It was a stormy 2018 for Atul Kochhar, one of the most highly regarded Indian chefs in the UK, and this year he hopes the tide will turn with his newest offering, Kanishka. The restaurant, which opened on 18 March in London’s Mayfair, promises to be a culinary disruptor in a city which has been an early adapter as far as modern Indian fine-dining is concerned.
According to Kochhar, “London offers a wide canvas of Indian fine-dining and the biggest change in recent years has been the exploration of regional Indian food.” This time, Kochhar will focus on the lesser-known cuisines of the North-East, drawing on an entirely new palate of flavours, ingredients and cooking styles. Expect an inspired spin on classics like momos and thukpas with ingredients like Fine de Claire oysters and Kentish lamb. In keeping with the English palate, Kochhar will substitute ingredients like the bhut jolokia with a milder smoked chilli. The restaurant will also have signature dishes from other parts of India.
Kochhar has many laurels to his credit, chief among them being that he was the first Indian chef to win a Michelin star way back in 2001 for Tamarind, a restaurant that set new standards for Indian fine-dining in London. At Benaras, a Mayfair icon, Kochhar secured his position as a a global ambassador for modern Indian cooking and also won his second Michelin star. He also went on to helm restaurants across the UK, Ireland, Dubai and India.
However, the chef was mired in a social media controversy last year which cost him dearly professionally. He sent out an ill-thought-out anti-Muslim tweet to actor Priyanka Chopra for her role in an episode of Quantico where she foils a terrorist plot hatched by Hindu nationalists. Despite apologies, the incident created a backlash against him and his restaurants. His contract at his restaurant Rang Mahal at JW Marriott Marquis Hotel Dubai was terminated and he also stepped down from his role as chef-patron at Benaras.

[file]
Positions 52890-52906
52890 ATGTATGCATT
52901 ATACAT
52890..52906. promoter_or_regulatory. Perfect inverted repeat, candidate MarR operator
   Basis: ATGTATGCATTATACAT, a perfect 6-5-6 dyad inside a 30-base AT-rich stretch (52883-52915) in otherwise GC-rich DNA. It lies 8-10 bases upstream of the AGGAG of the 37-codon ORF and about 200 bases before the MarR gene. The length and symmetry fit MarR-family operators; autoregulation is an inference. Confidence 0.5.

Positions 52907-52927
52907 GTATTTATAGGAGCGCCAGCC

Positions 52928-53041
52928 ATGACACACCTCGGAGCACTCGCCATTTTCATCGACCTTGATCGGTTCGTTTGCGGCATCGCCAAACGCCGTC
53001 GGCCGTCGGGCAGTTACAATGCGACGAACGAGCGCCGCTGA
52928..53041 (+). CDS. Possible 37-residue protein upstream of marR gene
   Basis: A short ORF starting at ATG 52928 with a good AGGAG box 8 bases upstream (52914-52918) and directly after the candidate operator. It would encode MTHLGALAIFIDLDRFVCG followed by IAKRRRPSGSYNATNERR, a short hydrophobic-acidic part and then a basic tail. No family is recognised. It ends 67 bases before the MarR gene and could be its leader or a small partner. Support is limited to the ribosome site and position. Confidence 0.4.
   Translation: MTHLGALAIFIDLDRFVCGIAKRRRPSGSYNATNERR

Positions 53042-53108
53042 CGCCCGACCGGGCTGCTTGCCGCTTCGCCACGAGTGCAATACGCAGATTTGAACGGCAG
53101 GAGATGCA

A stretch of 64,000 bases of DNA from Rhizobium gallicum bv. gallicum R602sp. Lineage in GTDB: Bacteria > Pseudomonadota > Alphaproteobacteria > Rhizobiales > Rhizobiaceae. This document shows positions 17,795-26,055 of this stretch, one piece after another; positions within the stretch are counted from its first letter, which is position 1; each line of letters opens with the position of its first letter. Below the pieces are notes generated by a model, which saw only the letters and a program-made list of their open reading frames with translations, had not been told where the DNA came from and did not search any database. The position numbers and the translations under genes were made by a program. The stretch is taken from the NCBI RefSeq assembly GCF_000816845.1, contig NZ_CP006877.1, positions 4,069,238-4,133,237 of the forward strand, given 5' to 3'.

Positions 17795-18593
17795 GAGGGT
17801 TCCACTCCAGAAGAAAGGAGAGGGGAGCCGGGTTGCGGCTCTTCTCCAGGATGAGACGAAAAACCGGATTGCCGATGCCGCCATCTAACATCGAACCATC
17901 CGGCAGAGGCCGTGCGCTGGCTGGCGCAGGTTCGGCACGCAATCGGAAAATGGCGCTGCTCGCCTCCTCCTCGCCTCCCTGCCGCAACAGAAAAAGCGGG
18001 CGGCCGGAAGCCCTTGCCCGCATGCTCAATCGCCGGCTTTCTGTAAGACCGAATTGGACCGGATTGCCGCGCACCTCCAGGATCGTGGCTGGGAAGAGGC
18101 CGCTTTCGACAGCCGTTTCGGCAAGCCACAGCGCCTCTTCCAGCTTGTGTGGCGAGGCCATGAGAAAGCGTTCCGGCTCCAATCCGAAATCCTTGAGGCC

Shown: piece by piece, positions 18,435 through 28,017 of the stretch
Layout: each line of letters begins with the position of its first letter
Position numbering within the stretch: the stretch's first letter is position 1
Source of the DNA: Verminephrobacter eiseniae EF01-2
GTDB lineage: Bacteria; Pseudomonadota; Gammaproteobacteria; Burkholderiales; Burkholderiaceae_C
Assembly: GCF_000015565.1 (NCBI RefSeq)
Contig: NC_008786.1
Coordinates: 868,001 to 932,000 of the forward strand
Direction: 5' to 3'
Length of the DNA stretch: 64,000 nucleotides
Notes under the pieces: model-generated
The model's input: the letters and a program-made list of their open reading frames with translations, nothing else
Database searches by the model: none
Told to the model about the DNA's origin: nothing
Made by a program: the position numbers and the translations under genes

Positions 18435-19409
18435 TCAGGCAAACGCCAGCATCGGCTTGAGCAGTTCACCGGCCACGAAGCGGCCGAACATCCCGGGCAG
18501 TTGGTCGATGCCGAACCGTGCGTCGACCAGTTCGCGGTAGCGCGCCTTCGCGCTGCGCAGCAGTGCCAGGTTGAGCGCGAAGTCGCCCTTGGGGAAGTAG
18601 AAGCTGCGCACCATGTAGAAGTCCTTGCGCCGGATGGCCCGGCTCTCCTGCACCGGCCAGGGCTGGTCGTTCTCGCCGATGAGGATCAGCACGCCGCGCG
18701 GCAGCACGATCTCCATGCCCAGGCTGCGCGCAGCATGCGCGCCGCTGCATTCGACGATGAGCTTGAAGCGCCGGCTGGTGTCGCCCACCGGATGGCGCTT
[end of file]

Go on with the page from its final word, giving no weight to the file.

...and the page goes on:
Nine months later, the chef is back to redeem himself. One of the obvious questions that comes up is how the cuisine of the North-East can be replicated in a fine-dining space since it relies heavily on seasonality and traditional cooking methods. Kochhar has a ready answer. “Because the states are so remote and mountainous, techniques such as salting, smoking and fermenting are necessary—these are easily replicated, it just means we have to be more organized and timely with our preparation. In terms of seasonality, I have always used fresh and seasonal British ingredients in my cooking—so we may have had to make some substitutes where, say, the protein that would be used in the North-East of India isn’t available, but the ethos remains the same,” says Kochhar.
It is somewhat ironic that the chef must return to social media to spread the word about Kanishka and there is no denying that the road is somewhat daunting. “All my life, I have always been inclusive and embraced all cultures. I am the last person to talk about anybody or any religion per se, and especially a great religion like Islam. I have put my hands up and apologized a number of times for last year, and regret every day that it happened. All I can do now is hope that people can see that and move on, which is the approach I am also taking with my social media—it’s a very powerful tool and my team and I have put a lot of hard work into Kanishka, which I want to share with my followers,” says Kochhar.